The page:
Today is soil testing time. A strange thing to be doing on the last day of my apprenticeship, with the soil such an integral part of our growing days. But this is an activity that only needs to be done once every twelve months or so, and Ru leaves it to a time of year when there’s not so much to do and the weather is fairly good. The clear skies mean that we can set up a table outside to make an outdoor lab. First though, we have to collect the soil.
We take samples from two different places on the site. First you check the structure of the soil. You can use a spade to do this, digging one length down into the soil and cutting it out. We have the advantage of a damaged raised bed which needs fixing. We pull away the slab of concrete and look at the how much the soil has been compacted, what life there is down beneath the surface. Our soil looks pretty good. It has a good amount of activity going on – earthworms doing their groovy thing and a millipede rushes through. And being a raised bed which doesn’t get trodden on, it is fairly airy. The addition of lots of yummy compost has helped with that.
The next thing you test for is the texture of the soil. You do this by taking a handful and kneading it into a ribbon or sausage shape. You’re checking to see how well it holds together. Ours has some malleability but is sandy as well. Ru says this means it is a sandy clay loam. ‘Sandy’ and ‘clay’ are pretty self-explanatory, I think. ‘Loam’ means it has a high content of organic matter. There are lots of different types of soil ranging from sandy, loam to clay, with lots of variations in between including loamy sand, silty loam, clay loam etc etc. What this helps to determine is how well your soil retains water, sand will be poor, while clay keeps water well, too well in some cases. This can help you decide what plants to grow but also what you should add to balance it.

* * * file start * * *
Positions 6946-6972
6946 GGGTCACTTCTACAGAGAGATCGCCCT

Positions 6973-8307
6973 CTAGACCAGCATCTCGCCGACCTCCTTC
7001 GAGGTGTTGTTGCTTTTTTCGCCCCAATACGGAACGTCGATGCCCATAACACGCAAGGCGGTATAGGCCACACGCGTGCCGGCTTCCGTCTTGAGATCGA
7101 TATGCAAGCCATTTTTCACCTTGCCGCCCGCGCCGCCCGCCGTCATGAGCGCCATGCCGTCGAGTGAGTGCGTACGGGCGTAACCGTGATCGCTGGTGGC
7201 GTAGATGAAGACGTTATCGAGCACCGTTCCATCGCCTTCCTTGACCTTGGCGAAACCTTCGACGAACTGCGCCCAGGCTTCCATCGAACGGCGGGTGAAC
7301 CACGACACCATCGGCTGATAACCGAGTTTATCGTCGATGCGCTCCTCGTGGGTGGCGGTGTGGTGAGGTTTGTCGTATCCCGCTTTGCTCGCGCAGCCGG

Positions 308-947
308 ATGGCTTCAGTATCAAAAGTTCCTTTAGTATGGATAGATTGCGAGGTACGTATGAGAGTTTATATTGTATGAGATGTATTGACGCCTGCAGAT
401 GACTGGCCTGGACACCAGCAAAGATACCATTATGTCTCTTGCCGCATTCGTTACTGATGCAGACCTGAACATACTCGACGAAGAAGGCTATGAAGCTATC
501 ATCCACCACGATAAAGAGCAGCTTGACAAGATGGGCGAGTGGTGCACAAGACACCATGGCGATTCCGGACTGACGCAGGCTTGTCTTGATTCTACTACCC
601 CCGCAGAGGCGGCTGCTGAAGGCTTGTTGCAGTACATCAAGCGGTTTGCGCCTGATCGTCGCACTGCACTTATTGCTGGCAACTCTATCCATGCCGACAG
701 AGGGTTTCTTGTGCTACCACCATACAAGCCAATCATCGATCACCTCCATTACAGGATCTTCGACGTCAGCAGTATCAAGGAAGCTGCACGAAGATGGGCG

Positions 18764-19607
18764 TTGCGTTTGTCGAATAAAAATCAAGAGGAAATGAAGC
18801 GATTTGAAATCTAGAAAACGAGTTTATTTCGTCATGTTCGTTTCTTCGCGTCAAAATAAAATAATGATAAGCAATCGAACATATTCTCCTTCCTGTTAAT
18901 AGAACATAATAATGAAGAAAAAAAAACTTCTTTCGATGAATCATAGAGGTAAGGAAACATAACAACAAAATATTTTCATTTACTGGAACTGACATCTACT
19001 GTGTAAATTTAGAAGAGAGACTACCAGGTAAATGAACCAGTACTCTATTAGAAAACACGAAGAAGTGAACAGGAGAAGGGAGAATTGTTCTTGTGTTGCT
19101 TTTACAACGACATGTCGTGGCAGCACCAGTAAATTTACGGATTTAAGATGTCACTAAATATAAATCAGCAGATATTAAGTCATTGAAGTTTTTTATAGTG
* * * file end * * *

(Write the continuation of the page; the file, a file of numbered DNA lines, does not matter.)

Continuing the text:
Once these two physical tests are done, it is time for the science. Here we have a special soil testing kit to check out how the soil is doing as far as its nutrient content is concerned. We also test the pH or acidity levels of the soil. On the nutrient front we are testing for nitrogen (N), phosphorous (P) and potassium (K). NPK are what are known as the macronutrients. The nitrogen helps with the leaves, phosphorus for the fruit and flowers and potassium for the roots.
All laid out and ready for testing!
For each of the tests, you have to make sure your soil sample is dry. Then you get rid of any sticks and stones and crumble it up a little. Into your test tube you put about 1ml of soil. You add different solutions to test for each nutrient, wait various times (all instructions will come with your testing kit – don’t want to bore you with too much detail) …and then you check colouring for the N and P and the cloudiness of the K solution. Felt just like being back in science class.
And our results – from Bed 1 we got a pH of 6.8, which means it is slightly acid, and from Bed 2 a pH of 7 – bang on neutral. Bed 1 was low on both nitrogen and phosphorus and high to medium on potassium. Bed 2 had low to medium N, a medium/high P and high K. Ru thinks this is pretty good and reckons that this is typical of a site that has been reclaimed for growing food in London. It can only get better with all the compost we are adding!
Grower: 1 | Apprentices: 2 | Volunteers: 4 | Support workers: 1 | Dog: 1
Harvested from the site…
Salad greens & edible flowers: 10kg | Basil: 90g | Tomatoes: 3.5kg | Cape Gooseberries: 300g